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2017 D5 with Brembo Brake conversion

Discussion in 'Discovery 5' started by jaguardoc504, Mar 31, 2021.

  1. jaguardoc504

    jaguardoc504 Full Access Member

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    Completed a front brake swap (June 2020) on my 2017 D5 HSE LUX, with 2016 RRS SVR Calipers and Power Stop Z36 Drilled/Slotted Rotors and pads

    It is a direct swap. No need to remove the backing plate.
    Simple as removing the old caliper, replace the crush washers and bolting back together with new pads and rotors.

    The calipers are actually a little smaller than the factory D5/LR4 Calipers.
    Prior to installing the calipers I had to use a 10mm wheel spacer for my 20" RRS wheels.

    Here are a few pictures
    IMG_20210316_152946.jpg 20200628_134002.jpg
     
  2. ar077

    ar077 Full Access Member

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    You installed your Power Stop rotors incorrectly. The slots are supposed to be pointed toward the front at the outer edge of the rotors, which means you have the left rotor on the right side and vice versa. It's counter-intuitive until you think about it and realize that having the slots pointed into the wind at the outer edge of the rotor as the wheel rotates helps keep the rotors cooler. Installing the rotors the way that seems logical completely defeats the purpose of the slots.

    The reason I know this is true is because I installed a set of cryogenically hardened StopTech slotted rotors and ceramic Power Stop pads on my 2017 D5. I had intended to install the rotors the way you did but the StopTech installation instructions emphasized the proper direction of the slots and explained why it was important. The rotor boxes and rotors were prominently labelled LEFT and RIGHT. Hopefully you haven't driven it yet and can correct the error. It it's too late for you to swap the rotors left to right, you'll still get normal braking. You just won't get the rotor cooling benefit of the slots you paid extra for.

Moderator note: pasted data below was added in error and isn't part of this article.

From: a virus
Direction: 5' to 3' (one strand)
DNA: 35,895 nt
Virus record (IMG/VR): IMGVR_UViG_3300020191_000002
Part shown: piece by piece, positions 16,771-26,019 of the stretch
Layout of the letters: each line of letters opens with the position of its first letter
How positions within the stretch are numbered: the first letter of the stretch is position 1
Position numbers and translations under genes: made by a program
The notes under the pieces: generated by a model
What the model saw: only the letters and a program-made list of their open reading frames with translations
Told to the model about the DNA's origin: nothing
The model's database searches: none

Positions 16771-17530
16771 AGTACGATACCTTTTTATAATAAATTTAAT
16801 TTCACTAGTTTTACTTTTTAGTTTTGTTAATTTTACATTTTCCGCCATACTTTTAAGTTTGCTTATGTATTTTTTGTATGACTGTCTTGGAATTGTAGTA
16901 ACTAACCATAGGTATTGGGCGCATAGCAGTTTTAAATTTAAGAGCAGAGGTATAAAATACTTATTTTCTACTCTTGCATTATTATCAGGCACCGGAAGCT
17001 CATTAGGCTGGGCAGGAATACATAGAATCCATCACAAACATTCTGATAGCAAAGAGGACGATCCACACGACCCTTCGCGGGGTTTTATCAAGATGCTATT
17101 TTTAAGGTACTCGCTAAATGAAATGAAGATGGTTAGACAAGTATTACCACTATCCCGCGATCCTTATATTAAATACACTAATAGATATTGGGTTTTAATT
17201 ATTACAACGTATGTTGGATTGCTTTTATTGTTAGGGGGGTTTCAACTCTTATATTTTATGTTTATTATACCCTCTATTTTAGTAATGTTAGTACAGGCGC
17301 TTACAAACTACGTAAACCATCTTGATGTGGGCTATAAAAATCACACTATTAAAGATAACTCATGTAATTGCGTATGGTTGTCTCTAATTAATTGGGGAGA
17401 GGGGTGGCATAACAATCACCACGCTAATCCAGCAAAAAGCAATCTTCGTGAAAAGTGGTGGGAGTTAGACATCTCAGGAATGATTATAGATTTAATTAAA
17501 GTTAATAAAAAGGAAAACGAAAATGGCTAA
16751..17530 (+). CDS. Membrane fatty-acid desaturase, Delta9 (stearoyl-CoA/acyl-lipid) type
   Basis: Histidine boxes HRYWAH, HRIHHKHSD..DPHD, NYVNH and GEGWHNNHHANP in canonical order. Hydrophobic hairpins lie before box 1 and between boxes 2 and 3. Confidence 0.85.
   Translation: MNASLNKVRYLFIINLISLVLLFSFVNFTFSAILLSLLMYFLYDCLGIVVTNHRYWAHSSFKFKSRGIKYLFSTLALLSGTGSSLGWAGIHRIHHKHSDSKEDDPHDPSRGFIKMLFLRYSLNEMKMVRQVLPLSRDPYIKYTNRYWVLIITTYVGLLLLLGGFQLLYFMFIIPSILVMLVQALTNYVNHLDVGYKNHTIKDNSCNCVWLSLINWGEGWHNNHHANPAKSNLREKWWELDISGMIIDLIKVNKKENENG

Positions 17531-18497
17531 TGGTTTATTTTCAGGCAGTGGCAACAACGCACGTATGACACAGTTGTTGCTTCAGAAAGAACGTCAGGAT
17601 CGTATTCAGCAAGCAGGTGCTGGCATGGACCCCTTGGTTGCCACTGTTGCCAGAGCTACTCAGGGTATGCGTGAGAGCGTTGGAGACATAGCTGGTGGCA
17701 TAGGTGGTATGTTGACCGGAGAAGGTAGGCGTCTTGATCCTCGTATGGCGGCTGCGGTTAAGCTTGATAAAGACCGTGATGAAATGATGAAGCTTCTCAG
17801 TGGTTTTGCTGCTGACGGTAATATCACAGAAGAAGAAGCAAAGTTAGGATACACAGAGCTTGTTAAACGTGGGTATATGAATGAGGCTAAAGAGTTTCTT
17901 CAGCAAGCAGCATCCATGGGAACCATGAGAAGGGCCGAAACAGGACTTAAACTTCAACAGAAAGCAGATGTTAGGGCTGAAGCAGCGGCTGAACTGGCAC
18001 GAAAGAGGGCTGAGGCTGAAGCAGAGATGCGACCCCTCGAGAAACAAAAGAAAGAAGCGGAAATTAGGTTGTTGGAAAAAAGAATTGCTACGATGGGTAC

Last edited: Apr 3, 2021
  3. ktm525

    ktm525 Full Access Member

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    forcing the gases inward upon forward wheel rotation and brake application? I assume you want the gases moving towards the outside of the rotor. Makes sense. There is a sticker on the rotor, what does it say? What I cannot unsee is that final outer drill hole. Why is it not lined up with the others?
     
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  4. jaguardoc504

    jaguardoc504 Full Access Member

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    No, you're wrong in this case.
    Let's not confuse cooling, with the reason the slots are there in the first place (remove gases from the rotor surface and to "scrape" the pads clean).
    SLOTS Primary Purpose is not for cooling.

    1st - The rotors are clearly labeled left (Drivers Side) and right (Passenger Side). So can't really screw it up. And Yes I called to clarify if the "Passenger Side" was American or British Passenger side :)